Science

Civil War Vaccine May Have Lessons for COVID-19

Smallpox was eradicated worldwide in 1980—so generations of people have never had to experience the devastation the disease once brought.

“It could cause sometimes even in excess of 30 percent mortality. It caused these very painful blisters that covered the entire body.”

McMaster University’s Ana Duggan. She studies how genomes evolve.

The first vaccine for smallpox was developed in 1796. It worked by infecting people with pus from pox lesions caused by similar, but far less pernicious conditions, like cowpox. At the time, no one knew that viruses caused these diseases.  

“We didn’t have microscopes that were strong enough to see them. So, we had physicians that were performing this procedure that they knew was beneficial. But they didn’t understand why it worked. They just knew that it worked.”

Smallpox vaccination became common in the 19th century. During the American Civil War, all new soldiers on both sides were required to be vaccinated.  

“You had a large number of individuals who were congregated in a single place such as an army barracks where a disease can spread very easily.”

Back then, there were no mass-produced vaccines. Instead, physicians often used fluids and pox scabs collected from previously vaccinated people, and shared these materials with each other. They were kept in custom-made vaccination kits—a leather case containing a tin box, glass slides, and a lancet for scratching the skin to introduce the vaccine into the body.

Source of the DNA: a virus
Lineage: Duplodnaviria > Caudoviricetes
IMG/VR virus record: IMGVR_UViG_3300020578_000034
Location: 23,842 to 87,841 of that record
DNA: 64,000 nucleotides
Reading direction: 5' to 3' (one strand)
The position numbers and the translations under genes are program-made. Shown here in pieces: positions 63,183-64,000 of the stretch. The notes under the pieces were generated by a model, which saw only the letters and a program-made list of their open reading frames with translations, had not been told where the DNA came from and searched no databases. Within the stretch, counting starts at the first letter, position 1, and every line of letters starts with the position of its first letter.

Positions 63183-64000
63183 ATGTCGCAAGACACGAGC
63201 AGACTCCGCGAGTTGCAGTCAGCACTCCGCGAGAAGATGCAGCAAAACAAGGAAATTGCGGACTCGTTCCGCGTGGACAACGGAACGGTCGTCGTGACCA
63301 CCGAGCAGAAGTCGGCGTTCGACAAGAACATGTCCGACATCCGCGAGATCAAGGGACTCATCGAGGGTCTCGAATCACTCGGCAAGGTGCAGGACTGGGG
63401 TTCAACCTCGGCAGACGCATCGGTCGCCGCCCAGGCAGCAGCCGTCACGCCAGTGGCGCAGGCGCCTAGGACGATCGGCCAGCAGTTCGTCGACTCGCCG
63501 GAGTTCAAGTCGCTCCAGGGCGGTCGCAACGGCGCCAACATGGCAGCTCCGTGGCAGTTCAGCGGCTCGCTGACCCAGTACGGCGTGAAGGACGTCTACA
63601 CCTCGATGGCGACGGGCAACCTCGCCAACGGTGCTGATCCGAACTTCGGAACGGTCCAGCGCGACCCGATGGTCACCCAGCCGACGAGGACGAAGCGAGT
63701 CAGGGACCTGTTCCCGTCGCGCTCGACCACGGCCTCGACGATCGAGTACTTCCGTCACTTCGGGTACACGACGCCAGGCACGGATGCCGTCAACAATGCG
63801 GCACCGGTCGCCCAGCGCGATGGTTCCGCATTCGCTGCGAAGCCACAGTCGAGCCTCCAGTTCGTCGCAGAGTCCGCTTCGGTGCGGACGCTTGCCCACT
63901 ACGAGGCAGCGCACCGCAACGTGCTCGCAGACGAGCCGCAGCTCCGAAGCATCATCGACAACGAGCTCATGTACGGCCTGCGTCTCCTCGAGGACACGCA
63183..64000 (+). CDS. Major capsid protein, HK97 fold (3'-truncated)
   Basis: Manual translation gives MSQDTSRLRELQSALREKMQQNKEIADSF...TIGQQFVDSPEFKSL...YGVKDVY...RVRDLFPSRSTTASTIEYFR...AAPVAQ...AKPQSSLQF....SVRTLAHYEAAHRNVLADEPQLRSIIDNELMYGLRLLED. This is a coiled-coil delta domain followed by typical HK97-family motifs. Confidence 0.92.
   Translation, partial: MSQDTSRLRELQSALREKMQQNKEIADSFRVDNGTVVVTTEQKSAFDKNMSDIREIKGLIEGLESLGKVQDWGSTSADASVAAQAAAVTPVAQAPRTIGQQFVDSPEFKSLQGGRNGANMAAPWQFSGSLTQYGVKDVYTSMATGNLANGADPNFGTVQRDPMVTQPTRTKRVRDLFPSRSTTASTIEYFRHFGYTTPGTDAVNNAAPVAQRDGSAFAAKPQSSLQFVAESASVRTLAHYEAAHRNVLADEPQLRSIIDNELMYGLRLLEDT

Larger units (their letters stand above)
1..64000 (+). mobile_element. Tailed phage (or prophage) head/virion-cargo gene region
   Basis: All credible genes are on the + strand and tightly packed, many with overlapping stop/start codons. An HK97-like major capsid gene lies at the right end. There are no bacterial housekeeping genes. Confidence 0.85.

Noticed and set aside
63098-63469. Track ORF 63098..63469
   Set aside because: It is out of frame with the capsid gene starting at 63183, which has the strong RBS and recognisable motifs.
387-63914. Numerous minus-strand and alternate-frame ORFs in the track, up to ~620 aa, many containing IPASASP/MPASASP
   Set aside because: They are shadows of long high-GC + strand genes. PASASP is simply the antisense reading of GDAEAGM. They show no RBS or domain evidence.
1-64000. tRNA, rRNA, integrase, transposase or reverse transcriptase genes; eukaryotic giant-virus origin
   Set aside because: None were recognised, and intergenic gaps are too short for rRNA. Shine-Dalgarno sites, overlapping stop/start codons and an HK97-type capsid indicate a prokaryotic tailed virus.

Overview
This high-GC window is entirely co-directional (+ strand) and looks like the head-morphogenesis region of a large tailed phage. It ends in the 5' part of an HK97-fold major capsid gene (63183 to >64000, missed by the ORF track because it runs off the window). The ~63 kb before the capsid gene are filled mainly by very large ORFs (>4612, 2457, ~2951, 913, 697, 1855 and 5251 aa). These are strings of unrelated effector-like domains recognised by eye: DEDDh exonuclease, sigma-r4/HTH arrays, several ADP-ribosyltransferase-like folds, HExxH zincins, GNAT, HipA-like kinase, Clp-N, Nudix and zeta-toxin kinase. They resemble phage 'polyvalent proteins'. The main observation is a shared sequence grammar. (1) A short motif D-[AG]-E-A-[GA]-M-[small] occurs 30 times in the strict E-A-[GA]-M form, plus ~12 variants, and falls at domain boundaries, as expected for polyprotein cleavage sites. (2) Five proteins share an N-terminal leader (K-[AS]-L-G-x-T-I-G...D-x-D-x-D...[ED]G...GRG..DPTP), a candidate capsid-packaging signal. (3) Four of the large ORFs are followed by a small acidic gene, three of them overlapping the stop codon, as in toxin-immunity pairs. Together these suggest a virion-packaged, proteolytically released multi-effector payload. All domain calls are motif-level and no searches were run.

Some of these kits were later donated to The Mütter Museum of The College of Physicians of Philadelphia. Ana Duggan’s team recovered fragments of DNA from the kits, piecing together the viral genomes that were in those old vaccines.

“We were interested in understanding what virus was being used to protect against smallpox.”

The researchers discovered that the vaccines were all closely related strains of vaccinia, part of what’s called the orthopox group of viruses—which also includes both cowpox and smallpox. But the vaccinia virus is only distantly related to the variola virus that causes smallpox.

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“However, it’s still a really effective vaccine. So we just had to have a virus that’s close enough that induces that immune response that is then protective against future infection. Vaccinia virus becomes the predominant strain of virus that’s used for smallpox vaccination in the 20th century.”

The study is in the journal Genome Biology. [Ana T. Duggan, et al., The origins and genomic diversity of American Civil War Era smallpox vaccine]

As scientists scramble to develop vaccines for COVID-19, there are parallels to smallpox. For example, they’re looking into whether less virulent relatives of coronavirus could protect against COVID-19 they way vaccinia protects against smallpox.

“We’ve recently celebrated the 40th anniversary of the eradication of smallpox. And we are now in another global battle for eradication.”

—Susanne Bard

(The above text is a transcript of this podcast)

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